Opinion

Israel’s Ministry of Environmental Neglect

This week, the cabinet finally agreed to discuss Haifa's ammonia tank crisis. But the report detailing its inherent national threat wasn't even mentioned.

The ammonia tank in Haifa.
Hagai Frid

The situation has deteriorated to the point where State Comptroller Joseph Shapira saw fit this week to appeal directly to the prime minister over the ammonia storage tank in the northern city of Haifa. This tank is of such great interest to Benjamin Netanyahu that Shapira was compelled to intervene, in order to warn him of the danger posed by the installation and to “encourage” him to take action.

Presumably, the report detailing the national threat inherent in the tank, written by 10 chemists from four academic institutions, including Nobel Prize in chemistry laureate Dan Shechtman, and issued in January, didn’t make enough of an impression on the prime minister.

Netanyahu evidently was not perturbed over the report’s warning that any damage to the tank, or to one of the ammonia transport ships from which the tank is refilled, would cause a disaster on a national scale. Even the fact that it wouldn’t necessarily take a missile to turn this danger into a reality, and that an earthquake could also do it, failed to terrify him.

In sum, what the comptroller told Netanyahu this week is that government ministries have failed in their handling of this issue. What he didn’t say, but can be read between the lines, is that “life itself” in Israel has once again been sacrificed on the altar of the prime minister’s current obsession — which, unfortunately, is not the ammonia tank.

This time, it was the state comptroller who issued the warning. But not long ago, it was Haifa’s local affairs court that issued a closure order against the tank. Yet even that didn’t bring the affair to an end, because the powers that be in Israel always manage somehow.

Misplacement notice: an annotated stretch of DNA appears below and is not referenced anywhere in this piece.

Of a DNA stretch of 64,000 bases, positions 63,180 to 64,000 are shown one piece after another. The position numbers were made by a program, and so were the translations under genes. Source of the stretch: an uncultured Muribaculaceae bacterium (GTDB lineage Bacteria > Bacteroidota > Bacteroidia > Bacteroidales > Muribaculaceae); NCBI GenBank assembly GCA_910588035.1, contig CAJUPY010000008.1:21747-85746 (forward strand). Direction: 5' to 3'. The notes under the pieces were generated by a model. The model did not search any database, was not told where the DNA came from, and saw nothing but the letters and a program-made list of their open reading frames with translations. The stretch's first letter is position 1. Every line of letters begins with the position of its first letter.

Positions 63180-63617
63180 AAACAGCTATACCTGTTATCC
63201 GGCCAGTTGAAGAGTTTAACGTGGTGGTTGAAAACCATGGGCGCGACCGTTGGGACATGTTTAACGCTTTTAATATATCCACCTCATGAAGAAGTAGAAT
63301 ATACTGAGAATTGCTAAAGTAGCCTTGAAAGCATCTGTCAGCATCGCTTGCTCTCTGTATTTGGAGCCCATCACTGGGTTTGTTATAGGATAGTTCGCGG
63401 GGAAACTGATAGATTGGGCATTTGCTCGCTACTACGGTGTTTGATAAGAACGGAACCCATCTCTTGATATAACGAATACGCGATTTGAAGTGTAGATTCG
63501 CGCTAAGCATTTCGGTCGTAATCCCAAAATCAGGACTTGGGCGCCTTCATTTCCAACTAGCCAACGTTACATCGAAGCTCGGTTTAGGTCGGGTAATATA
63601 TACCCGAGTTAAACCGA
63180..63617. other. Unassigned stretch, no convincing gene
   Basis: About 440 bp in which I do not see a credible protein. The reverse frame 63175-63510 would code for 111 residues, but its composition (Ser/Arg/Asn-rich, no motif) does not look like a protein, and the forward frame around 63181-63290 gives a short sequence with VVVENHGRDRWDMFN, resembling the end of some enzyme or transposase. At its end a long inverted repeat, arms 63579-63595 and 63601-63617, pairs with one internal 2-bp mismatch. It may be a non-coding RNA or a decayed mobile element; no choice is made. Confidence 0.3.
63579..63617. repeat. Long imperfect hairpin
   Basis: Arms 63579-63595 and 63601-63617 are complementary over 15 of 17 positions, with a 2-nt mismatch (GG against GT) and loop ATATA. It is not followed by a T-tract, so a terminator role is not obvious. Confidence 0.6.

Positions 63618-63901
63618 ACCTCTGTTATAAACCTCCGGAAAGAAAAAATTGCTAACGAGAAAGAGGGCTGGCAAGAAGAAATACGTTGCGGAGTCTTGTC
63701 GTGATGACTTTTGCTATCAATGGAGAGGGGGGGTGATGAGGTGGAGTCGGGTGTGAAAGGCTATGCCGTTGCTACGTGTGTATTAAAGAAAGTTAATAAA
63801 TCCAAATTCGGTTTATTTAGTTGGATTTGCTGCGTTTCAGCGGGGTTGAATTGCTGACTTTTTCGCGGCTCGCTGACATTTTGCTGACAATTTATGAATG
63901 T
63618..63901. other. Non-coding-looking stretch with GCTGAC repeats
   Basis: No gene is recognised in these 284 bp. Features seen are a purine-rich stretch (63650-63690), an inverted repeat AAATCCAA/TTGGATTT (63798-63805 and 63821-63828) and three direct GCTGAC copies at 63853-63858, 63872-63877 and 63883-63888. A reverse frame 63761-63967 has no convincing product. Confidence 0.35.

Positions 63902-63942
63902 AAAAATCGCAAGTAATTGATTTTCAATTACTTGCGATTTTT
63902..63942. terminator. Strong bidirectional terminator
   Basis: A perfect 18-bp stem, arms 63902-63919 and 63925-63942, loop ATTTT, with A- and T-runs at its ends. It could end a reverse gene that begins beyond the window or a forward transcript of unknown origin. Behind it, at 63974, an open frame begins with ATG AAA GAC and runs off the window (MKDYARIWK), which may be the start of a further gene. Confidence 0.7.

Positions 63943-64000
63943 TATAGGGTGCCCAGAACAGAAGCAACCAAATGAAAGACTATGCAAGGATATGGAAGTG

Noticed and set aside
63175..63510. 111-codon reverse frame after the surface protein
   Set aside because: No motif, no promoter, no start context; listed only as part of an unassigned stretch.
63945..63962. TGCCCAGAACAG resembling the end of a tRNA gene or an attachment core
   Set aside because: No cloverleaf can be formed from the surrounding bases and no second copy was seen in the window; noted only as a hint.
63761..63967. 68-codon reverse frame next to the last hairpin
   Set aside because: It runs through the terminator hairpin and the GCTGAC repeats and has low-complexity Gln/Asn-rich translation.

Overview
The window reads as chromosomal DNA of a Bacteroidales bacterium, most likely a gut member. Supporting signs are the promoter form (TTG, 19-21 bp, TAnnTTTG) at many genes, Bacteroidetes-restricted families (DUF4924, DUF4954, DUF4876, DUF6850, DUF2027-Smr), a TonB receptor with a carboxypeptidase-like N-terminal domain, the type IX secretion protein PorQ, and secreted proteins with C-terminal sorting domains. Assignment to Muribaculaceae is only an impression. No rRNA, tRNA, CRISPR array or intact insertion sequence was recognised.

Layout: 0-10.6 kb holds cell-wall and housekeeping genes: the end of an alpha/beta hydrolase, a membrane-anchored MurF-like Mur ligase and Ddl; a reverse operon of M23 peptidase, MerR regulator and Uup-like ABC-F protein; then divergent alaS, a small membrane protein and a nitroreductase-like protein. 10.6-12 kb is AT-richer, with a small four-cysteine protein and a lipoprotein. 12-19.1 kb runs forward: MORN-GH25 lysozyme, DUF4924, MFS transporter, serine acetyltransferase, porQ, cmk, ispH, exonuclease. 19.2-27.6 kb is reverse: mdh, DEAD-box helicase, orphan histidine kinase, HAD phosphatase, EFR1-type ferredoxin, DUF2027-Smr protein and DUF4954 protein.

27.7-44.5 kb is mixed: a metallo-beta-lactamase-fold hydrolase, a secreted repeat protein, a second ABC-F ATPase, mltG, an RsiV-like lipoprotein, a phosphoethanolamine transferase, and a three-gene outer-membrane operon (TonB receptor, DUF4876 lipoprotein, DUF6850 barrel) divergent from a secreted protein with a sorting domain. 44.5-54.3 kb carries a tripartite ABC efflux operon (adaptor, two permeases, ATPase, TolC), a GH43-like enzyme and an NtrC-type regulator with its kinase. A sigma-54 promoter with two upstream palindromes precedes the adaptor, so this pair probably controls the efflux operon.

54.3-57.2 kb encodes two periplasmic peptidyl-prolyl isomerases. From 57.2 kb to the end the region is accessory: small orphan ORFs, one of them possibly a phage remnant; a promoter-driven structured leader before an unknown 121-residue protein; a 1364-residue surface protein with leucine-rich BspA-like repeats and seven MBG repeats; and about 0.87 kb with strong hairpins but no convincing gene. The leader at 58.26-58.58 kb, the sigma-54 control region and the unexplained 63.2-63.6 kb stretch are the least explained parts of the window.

Haifa Chemicals, the company that owns the tank, appealed to the court for a stay of execution, and at the same time leveraged its contacts in the Environmental Protection Ministry to ask that the ship then on its way to fill the tank with ammonia be allowed to do so.

Nor do the Environmental Protection Ministry and the person who heads it, Zeev Elkin, come out of this story looking good. The ministry supported Haifa Chemicals’ request, arguing that more time was needed to prepare for the implications of the tank’s closure. Its staffers apparently forgot that they’re employed by the Ministry of Environmental Protection, not the Ministry of Environmental Neglect or the Ministry of Economic Protection.

Elkin went even further. He appealed to the attorney general, saying that the cabinet’s position — which was that the ammonia tank must be emptied in a safe manner — infringed on his authority. His authority to do what? To endanger Israel’s population?

Meanwhile, employees of the companies that are liable to be harmed by the ammonia tank’s closure are demonstrating, and rightly so. The Director General of the Prime Minister’s Office, Eli Groner, said this week that “No one intended to send these workers home or to hurt 2 percent of our industrial exports.” Clearly nobody intended that, but on the other hand, neither has anyone done anything to take care of either the workers or our industrial exports.

This week, the cabinet finally agreed to discuss the ammonia tank crisis. It was reasonable to expect that, among other things, the discussion would touch on the chemists’ report and the risks it detailed. But the report wasn’t mentioned. And the only decision made was that the economy minister and the environmental protection minister would decide whether to extend the tank’s operations until June, or until August.

That is what we, the citizens, got — an unprofessional cabinet discussion at which the only decision was whether the danger should continue looming over us for another two months or four. And based on our knowledge of the current government, we can safely predict that it will continue to loom over us for long after that as well.